Steve Guttenberg Didn't Have To Get Far In Short Circuit's Script To Know It Would Be A Hit

John Badham's 1986 comedy "Short Circuit" was a masterwork on cinematic animatronics. The film's main character was a robot, called only Number Five (voiced by Tim Blaney), who was struck by lightning and lost its memory, but somehow gained sentience. Number Five, originally built to be a laser-wielding soldier, idly rolled out of the robotics lab where it was built and into the home of the put-upon suburbanite Stephanie (Ally Sheedy). Stephanie spends the bulk of the film trying to teach Number Five about the fineries of human interaction while providing it with all the raw data she can provide; Number Five can read books in a matter of seconds. 

Searching for Number Five is a military jarhead named Capt. Skroeder (G.W. Bailey), and a pair of funny robotics geniuses named Newton and Ben (Steve Guttenberg and Fisher Stevens). Antics ensue on all sides while Number Five itself slowly comes to have genuine emotions and a sense of self-awareness.

Number Five was achieved through extensive practical robot effects, designed by Syd Mead, the designer behind films like "Blade Runner," "Aliens," and "Tron." The robot was fully animated and had to "act" opposite its human counterparts. Number Five's realism and childlike antics dazzled audiences in 1986, and "Short Circuit" became a notable hit, grossing $40 million on a $15 million budget. Although "Short Circuit" eventually warranted a sequel in 1988, it never caught on in the popular consciousness far beyond the decade of its release. It has, as of 2023, remained mercifully un-milked by the widespread nostalgia industry. For example, there is, to date, no Funko Pop figurine of Number Five.

The Guttenberg

In 1986, Steve Guttenberg was a hot commodity. In addition to "Short Circuit," he had success with the first two "Police Academy" movies, which were successful enough to boggle the imagination. The first "Police Academy" was made for $4.5 million and earned over $80 million. The following year, he would appear in "Three Men and a Baby," one of the highest-grossing films of the year. 

In a 2021 interview with the Guardian, Guttenberg looked back over the success of a high-concept sci-fi comedy like "Short Circuit," and revealed that he had few doubts about the way this particular film would play out. The actor immediately saw a warm, loving, seemingly Spielbergian appeal to this kooky robot film, and didn't have to get very far into reading its script to know for sure. In his words: 

"The second I read the script, about a robot becoming self-aware after being struck by lightning, I put it down and said: 'This is a hit.' It was a timeless story about an underdog, a friendship, and being an outsider. It also had John Badham as director who had done 'Saturday Night Fever' and 'War Games.' He knew how to make a movie like this work. It felt like a piece that was going to be around a long time and I grabbed it with both hands."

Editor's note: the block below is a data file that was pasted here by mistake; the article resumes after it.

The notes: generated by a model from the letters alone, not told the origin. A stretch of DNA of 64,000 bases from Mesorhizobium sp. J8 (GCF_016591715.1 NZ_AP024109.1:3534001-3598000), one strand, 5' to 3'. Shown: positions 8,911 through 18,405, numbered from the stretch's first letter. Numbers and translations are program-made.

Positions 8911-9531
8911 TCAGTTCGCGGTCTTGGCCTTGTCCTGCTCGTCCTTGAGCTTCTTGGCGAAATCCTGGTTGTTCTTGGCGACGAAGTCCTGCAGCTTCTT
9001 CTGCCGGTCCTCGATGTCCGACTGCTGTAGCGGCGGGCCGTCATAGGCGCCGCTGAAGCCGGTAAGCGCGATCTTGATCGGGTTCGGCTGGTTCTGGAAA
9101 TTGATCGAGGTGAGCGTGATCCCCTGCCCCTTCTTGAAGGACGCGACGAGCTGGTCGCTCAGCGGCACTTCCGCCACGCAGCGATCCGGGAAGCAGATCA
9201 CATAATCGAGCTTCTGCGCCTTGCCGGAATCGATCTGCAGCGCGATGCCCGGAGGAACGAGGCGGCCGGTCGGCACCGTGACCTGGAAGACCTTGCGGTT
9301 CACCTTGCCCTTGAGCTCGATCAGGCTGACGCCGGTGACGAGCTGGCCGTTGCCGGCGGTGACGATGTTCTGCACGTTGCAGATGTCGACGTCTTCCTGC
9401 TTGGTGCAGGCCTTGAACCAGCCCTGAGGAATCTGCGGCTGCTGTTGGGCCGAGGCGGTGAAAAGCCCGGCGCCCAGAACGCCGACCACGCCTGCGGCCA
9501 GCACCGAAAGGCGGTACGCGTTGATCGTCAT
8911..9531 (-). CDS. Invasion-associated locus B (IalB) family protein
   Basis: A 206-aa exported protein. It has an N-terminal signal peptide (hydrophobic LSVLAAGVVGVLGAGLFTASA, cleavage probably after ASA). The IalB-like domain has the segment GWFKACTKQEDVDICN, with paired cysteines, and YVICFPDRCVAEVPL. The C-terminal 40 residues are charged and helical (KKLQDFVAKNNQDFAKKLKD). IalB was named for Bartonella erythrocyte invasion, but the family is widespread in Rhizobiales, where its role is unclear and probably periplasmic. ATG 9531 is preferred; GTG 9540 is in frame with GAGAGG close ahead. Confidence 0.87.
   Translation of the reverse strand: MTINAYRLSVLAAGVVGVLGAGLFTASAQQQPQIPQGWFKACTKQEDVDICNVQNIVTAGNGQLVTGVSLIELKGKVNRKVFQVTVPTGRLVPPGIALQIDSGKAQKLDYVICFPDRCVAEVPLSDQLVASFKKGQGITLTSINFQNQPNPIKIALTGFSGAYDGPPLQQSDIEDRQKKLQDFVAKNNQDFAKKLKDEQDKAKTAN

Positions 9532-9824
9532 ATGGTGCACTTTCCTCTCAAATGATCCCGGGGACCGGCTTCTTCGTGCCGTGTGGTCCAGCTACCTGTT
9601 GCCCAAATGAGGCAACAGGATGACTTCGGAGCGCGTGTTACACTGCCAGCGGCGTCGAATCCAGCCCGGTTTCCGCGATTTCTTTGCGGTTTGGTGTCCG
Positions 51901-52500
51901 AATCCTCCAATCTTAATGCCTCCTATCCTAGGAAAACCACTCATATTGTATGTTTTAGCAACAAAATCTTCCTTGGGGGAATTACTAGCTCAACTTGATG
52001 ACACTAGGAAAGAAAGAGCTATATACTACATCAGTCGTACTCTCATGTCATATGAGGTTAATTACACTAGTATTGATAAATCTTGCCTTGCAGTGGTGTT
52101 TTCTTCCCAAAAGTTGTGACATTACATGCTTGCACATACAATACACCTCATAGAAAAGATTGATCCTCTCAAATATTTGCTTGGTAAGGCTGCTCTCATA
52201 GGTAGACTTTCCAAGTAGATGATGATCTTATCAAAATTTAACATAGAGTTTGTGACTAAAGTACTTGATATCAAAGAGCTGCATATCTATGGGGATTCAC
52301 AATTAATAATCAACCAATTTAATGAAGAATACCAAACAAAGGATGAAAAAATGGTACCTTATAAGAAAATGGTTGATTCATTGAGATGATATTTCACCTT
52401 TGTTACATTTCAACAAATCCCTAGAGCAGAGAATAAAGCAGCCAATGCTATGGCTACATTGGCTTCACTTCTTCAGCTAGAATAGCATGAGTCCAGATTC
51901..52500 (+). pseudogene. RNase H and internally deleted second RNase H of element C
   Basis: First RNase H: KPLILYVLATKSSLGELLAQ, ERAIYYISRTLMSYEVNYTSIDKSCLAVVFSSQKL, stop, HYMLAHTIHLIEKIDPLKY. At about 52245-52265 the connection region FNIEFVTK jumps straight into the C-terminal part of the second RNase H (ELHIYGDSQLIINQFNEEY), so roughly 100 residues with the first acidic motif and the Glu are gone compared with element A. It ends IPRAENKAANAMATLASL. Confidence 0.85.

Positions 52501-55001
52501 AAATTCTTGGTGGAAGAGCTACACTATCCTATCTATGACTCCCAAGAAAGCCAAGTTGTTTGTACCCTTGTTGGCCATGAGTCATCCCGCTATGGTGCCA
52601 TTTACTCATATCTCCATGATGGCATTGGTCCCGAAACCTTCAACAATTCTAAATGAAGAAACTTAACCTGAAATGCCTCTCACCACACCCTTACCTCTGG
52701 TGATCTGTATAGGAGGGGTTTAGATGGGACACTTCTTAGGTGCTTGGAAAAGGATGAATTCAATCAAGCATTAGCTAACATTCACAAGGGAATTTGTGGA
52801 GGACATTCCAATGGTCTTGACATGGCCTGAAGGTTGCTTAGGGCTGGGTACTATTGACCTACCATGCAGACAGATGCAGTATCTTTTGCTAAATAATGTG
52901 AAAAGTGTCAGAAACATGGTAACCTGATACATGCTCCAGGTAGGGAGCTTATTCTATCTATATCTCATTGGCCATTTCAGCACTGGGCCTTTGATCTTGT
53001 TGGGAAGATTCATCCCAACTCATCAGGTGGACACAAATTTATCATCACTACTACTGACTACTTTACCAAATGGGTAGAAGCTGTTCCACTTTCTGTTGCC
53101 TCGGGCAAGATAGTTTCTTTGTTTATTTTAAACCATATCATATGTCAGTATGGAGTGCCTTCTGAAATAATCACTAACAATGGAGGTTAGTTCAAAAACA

Guttenberg was wise to do so, and his natural hangdog style of charm was a perfect balance to the technological imagery in "Short Circuit." Guttenberg wasn't a comedic character, but his winking demeanor added a great deal of necessary comic power. 

20th century Pinocchio

Steve Guttenberg also noted that his character was, in fact, intriguing on a script level. He hadn't played a character that intelligent before, and tapped into an "irascible wunderkind" vibe previously perfected by Val Kilmer in the comedy film "Real Genius." The actor also openly acknowledged that his role in "Short Circuit" was most assuredly a supporting role and that the emotional core of the movie belonged to the relationship between Number Five and Stephanie. In his words

"My character Newton Crosby, the scientist who designed Number Five, was written very well. All the moments were there: all I had to do was step in and decorate the house. John was quite immersed in artificial intelligence, even then. We talked about what it is to be alive and the connection with having a soul. Walking the tightrope between humor and heart was something we were very careful of. We didn't want to fall into sentimentality."

John Badham is when compared to a filmmaker like Steven Spielberg, far more technical and cerebral. "Short Circuit" undercuts a lot of its sentimentality with light themes of mortality and a few slapstick gags; the scene of Number Five attempting to prepare breakfast is still pretty funny. Guttenberg felt that Badham struck the balance well, saying:

"You wanted to strike a chord in the audience where they're getting what they paid to see, which was the wonder of an inanimate object coming to life. For me, 'Short Circuit' was 'Pinocchio.'"

Indeed, in "Short Circuit 2," as Number Five continues to grow and mature and become more sharply aware of its own individuality, he takes vital solace in reading Mary Shelley's "Frankenstein" and Carlo Collodi's "The Adventures of Pinocchio." Guttenberg, it seems, knew the score.